Edith

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The female forename Edith is said by Hanks et al (2006) and other authorities to represent the OE ēad, 'prosperity, riches' + gӯð, 'strife'. But the modern form Edith was used before and after the Norman Conquest by scribes who knew Latin and Norman French better than English to represent various Old English women's names.

Edith is recorded as having been borne by

  • An obscure Anglo-Saxon saint, Eadgyth or Editha, of Polesworth, where she was Abbess in the mid-10th century - or earlier. She may have been of royal blood.
  • a daughter, Eadgyth, (c.911–946) of Edward the Elder, who married Otto 'the Great', King of the East Franks (912–973) in late 929 or early 930.
  • a daughter Saint Edith, Eadgyth in OE, (961–984) of King Edgar (the Peaceful) and Wulfthryth, who left her marriage to enter the religious life. She was Abbess of Wilton Abbey, a Benedictine convent in Wiltshire. Wulfthryh took her daughter, under one year old, with her. The child grew up as a nun, and, dying aged 23 somewhere between 977 and 991, was revered as a saint.
  • Eadgyth of Wessex (d. 1075), daughter of Earl Godwine and thus sister of Harold II of England. She was Edward the Confessor's Queen, having married him in 1045.
  • Edith, the concubine or wife more danico ('in the Danish style', 'handfast', indicating not married in church) of Harold II of England, and mother of at least five of his children, has been identified as being at least one of the following:
    • Ēadgifu or Eddeva, also written as Edeva, Edith the Fair, also nicknamed Edith the Rich, a wealthy landowner in eastern England
    • Ealdgyth Swanneshals, or Swann hnesce (Edith 'Gentle swan' or 'Swanneck’)), of whom it is told that she found Harold's mutilated body on the battlefield at Hastings and had it buried at Waltham Abbey
    • Eadgyth, Aldgyth, Eddid and Edied are also names that can be found for Harold's concubine.
  • Ealdgyth or Aldgyth (fl. c.1057–1066), daughter of Ælfgar, Earl of Mercia (d. 1062?) and thus sister of Eadwine, earl of Mercia and Morcar, earl of Northumbria. Around 1057 she married Gruffudd ap Llywelyn (d. 1063), king of Gwynedd, and ruler of all Wales after 1055. After Gruffyd was killed (1063) during a struggle with English forces led by Harold Godwineson, Edith married Harold (probably in 1066) and became his consort and queen of England.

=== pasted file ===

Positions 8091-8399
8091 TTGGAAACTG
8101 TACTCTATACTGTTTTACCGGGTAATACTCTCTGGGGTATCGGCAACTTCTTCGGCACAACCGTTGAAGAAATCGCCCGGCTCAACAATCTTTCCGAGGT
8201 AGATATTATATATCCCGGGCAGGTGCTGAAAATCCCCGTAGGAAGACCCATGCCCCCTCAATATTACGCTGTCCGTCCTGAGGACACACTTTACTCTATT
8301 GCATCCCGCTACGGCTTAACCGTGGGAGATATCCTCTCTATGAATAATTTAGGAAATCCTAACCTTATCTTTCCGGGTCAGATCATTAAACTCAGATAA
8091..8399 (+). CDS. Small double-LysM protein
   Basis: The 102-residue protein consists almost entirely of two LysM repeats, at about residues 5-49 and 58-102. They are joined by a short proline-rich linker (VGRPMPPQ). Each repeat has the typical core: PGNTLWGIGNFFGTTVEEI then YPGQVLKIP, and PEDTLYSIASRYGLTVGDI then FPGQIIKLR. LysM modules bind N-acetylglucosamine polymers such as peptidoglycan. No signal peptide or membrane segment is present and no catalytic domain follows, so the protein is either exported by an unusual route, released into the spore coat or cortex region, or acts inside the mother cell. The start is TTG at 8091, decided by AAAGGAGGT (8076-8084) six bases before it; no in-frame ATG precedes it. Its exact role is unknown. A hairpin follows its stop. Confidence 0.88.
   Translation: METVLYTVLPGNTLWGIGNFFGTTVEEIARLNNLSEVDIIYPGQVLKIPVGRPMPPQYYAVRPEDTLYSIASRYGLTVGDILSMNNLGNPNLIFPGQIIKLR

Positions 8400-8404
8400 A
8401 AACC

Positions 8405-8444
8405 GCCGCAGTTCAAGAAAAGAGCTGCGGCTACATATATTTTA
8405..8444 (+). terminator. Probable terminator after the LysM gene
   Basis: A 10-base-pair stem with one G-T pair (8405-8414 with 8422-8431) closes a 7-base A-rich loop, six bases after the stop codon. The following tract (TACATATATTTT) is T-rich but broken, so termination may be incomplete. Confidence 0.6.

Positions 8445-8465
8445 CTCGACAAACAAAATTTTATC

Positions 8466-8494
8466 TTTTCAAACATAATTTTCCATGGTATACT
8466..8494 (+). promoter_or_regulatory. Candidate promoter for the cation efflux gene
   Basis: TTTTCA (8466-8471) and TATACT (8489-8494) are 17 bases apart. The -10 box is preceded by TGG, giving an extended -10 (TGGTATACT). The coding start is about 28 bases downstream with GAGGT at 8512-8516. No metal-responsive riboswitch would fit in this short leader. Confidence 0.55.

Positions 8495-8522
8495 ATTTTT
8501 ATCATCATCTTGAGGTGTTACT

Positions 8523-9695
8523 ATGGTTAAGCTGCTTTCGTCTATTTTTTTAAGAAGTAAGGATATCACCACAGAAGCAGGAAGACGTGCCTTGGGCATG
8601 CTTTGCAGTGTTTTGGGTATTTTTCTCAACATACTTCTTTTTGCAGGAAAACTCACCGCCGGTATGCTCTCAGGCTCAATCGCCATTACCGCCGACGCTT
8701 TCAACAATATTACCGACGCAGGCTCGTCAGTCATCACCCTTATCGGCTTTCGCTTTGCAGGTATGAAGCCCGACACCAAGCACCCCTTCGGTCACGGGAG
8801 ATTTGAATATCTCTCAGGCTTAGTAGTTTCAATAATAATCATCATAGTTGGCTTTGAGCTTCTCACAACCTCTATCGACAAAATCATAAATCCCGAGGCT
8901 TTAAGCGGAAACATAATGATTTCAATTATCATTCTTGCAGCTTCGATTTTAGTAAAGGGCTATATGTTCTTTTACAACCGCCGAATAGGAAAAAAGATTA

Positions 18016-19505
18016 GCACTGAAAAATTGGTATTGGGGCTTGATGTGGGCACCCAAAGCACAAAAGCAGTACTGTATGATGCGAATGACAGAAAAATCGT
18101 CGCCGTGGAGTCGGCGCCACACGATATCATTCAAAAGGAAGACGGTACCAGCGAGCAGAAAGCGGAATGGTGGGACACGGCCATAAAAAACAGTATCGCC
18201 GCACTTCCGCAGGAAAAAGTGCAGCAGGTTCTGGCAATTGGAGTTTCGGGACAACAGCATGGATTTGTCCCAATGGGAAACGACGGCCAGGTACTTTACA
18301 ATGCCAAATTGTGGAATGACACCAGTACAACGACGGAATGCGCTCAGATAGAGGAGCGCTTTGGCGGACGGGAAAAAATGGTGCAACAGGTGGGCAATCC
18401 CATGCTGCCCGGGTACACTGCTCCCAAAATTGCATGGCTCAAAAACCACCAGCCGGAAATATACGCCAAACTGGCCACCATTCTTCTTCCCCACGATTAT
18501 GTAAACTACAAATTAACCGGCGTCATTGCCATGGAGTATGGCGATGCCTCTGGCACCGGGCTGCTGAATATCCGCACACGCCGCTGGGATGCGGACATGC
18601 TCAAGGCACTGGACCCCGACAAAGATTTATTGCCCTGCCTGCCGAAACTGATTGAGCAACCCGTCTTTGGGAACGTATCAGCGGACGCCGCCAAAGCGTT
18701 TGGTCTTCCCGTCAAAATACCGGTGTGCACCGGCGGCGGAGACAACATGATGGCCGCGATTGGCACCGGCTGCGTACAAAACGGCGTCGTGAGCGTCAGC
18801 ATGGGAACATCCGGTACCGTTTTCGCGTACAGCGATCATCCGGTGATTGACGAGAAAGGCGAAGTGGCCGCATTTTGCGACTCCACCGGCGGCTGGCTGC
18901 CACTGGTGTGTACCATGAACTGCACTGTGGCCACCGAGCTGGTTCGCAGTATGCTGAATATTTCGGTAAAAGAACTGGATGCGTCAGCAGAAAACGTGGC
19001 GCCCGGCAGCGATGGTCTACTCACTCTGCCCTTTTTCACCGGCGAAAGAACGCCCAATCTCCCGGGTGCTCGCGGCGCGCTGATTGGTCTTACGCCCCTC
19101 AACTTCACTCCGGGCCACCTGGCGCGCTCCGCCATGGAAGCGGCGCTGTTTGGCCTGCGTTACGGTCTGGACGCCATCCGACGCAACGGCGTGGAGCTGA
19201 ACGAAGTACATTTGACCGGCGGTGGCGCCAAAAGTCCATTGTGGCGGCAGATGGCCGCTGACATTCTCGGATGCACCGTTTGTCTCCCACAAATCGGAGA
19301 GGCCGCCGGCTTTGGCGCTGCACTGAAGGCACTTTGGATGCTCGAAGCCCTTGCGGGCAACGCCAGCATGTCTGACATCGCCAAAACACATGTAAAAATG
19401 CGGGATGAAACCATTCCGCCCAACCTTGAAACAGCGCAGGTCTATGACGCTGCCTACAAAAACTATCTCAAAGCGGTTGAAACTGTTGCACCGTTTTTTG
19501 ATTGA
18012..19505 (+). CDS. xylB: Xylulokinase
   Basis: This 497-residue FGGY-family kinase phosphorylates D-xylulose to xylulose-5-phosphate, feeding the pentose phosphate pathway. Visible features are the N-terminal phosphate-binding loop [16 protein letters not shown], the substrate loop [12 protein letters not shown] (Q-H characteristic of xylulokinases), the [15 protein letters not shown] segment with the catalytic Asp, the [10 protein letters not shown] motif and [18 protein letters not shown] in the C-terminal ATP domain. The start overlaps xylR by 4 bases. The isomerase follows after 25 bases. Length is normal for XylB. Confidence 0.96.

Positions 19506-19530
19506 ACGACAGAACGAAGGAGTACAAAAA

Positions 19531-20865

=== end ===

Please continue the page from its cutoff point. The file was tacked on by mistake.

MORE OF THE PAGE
The consort and Queen of Henry I of England, Matilda of Scotland, was christened Edith, although known as Matilda (or Maud or Mold) in her adult life.

Among more modern women who have been called Edith, users of AWE may come across:

  • Edith Cavell (1865-1915), a nurse in Belgium executed by the Germans for helping allied prisoners escape. She treated the injured of both sides impartially
  • Édith Cresson (née Campion), b. 1934, the only woman so far (2017) to have been Prime Minister of France, in 1991.
  • Edith Evans, DBE, (1888-1976), a classic British actress
  • Edith Nesbit (1858–1924), writer for children (as E. Nesbit) and for adults, sometimes as 'Fabian Bland'. (She was married to Hubert Bland, with whom she helped found the Fabian Society; one of their children, who died at 15, wasalso Fabian Bland (1885–1900).)
  • The French singer Édith Piaf (1915–1963)
  • Edith Somerville (1858–1949), Irish novelist
  • Edith Sitwell (1887–1964), British poet and critic
  • Edith Wharton (1836-1927), American novelist and writer - and
  • Edith Alice Scrivener (2017- ), who has yet to decide on a career
  • Two Ediths have been First Lady of the United States:
    • Edith Roosevelt (1861–1948), wife of President Theodore Roosevelt (in office 1901-1909)
    • Edith Wilson (1872-1961), second wife of President Woodrow Wilson (in officew 1913-1921)
  • and two Ediths have been recognized as saints, as well as Edith of Wilton (above) and Edith of Polesworth, who were recognized by popular acclaim:
    • St Edith Stein (1891-1942). Born a Jew in Germanyshe converted to Roman Catholicism in 1922 and entered a Carmelite convewnt, as Sister 'Teresa Benedicta of the Cross' in 1931. She died in Auschwitz in 1942, and was canonized by the Roman Catholic Church in 1998.
    • Edith Cavell (above) is listed in the Church of England's Calendar of Saints, although she has not been formally canonized.